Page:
Seeing LA through Rauschenberg’s eyes
Do Rauschenberg’s Los Angeles photos suggest he could have been a great documentary photographer?
Though he was born in Texas and spent most of his adult life in New York and Florida, the West Coast played a key role in the artistic development of Robert Rauschenberg. Indeed, as Catherine Craft writes in our Phaidon Focus book, Rauschenberg was drafted into the US Navy in 1944, and stationed in San Diego.
“During a leave of absence,” Craft writes, “he visited San Marino’s Huntington Library, Art Collections and Botanical Gardens where he saw his first paintings, including Thomas Gainsborough’s The Blue Boy (c.1770). The sight of them came as a joyous shock, for he was made aware that such images were the creations of individuals: artists. He realised that he too could become an artist.”
Now Rauschenberg's estate is returning the favour, by lending the LA art institution 15 of the artist’s photographs of the city, which the Huntington has on display in its Virginia Steele Scott Galleries until June 2, 2015.
These pictures of LA all date from 1981, and are the product of Rauschenberg’s renewed interest in photography. He was, of course, a consummate multimedia artist, working in paint, sculpture, textiles and photography. Up until the 1980s Rauschenberg had taken his own photographs and also combined found imagery into his work. However, a lawsuit brought by a photographer alleging copyright violation around this time led the artist to abandon image appropriation, and concentrate instead on shooting his own pictures.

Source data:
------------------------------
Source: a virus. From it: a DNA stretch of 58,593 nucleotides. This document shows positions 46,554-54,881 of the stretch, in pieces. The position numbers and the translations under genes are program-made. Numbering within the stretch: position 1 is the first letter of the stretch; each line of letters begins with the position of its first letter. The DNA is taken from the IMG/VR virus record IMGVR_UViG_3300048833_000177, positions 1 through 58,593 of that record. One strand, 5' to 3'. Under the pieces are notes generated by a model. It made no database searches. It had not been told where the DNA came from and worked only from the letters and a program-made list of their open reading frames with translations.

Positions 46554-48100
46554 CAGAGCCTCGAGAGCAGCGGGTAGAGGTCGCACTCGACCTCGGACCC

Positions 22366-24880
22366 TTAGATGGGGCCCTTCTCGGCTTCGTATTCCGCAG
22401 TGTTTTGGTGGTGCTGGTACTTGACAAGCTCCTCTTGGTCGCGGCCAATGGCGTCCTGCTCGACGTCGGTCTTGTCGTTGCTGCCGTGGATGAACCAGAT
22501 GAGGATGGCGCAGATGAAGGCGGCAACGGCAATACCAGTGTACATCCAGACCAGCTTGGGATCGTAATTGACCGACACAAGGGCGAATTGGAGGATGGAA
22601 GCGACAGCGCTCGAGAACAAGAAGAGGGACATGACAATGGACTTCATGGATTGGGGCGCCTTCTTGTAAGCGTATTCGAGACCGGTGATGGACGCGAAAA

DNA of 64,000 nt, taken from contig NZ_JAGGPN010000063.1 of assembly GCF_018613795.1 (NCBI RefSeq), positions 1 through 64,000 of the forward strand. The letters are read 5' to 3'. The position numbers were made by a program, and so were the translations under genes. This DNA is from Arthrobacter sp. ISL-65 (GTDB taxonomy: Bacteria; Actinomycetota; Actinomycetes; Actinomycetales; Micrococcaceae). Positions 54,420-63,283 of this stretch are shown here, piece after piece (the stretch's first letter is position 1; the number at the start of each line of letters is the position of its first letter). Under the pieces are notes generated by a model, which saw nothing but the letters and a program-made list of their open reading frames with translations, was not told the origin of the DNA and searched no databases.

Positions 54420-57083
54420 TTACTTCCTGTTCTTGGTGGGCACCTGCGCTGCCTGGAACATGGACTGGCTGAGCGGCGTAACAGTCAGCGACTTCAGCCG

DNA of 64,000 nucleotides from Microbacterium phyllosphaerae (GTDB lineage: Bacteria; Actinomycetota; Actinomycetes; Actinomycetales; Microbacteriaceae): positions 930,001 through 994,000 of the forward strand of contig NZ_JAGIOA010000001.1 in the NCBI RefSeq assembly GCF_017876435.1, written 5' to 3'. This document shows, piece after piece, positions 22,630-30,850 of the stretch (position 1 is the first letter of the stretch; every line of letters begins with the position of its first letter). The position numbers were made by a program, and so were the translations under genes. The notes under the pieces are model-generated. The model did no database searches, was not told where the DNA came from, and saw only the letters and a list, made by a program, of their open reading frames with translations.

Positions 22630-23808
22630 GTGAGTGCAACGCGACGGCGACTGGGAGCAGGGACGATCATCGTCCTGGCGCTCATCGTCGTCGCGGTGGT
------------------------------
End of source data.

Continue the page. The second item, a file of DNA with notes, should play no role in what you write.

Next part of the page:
“In the years to come, Rauschenberg would use his photographs in printmaking projects and transfer their images to his paintings and sculptures,” Craft writes. “He would also exhibit and publish them as separate works of art, especially in the series called In + Out City Limits, which he dedicated to everyday life in such cities as Boston, New York and Los Angeles.”
The LA shots come from this series and, as the name suggests, capture the city’s margins. As the Huntington puts it, “Rather than looking to the architecture of freeway overpasses or focusing on obvious L.A. landmarks, he took the point of view of the pedestrian on side streets, in parking lots, and by the beach.”
Viewed on their own, the series seems to have more in common with street photographers like Elliott Erwitt and Joel Meyerowitz than they do with fine art imagery. Could Rauschenberg have made it as a documentary photographer? On the strength of these, it would seem so. Certainly, these uncanny images of everyday scenes confirm the artist’s chief ability: as Craft puts it “Rauschenberg gives us the possibility of seeing anew objects and images that we tend to overlook in our daily lives.”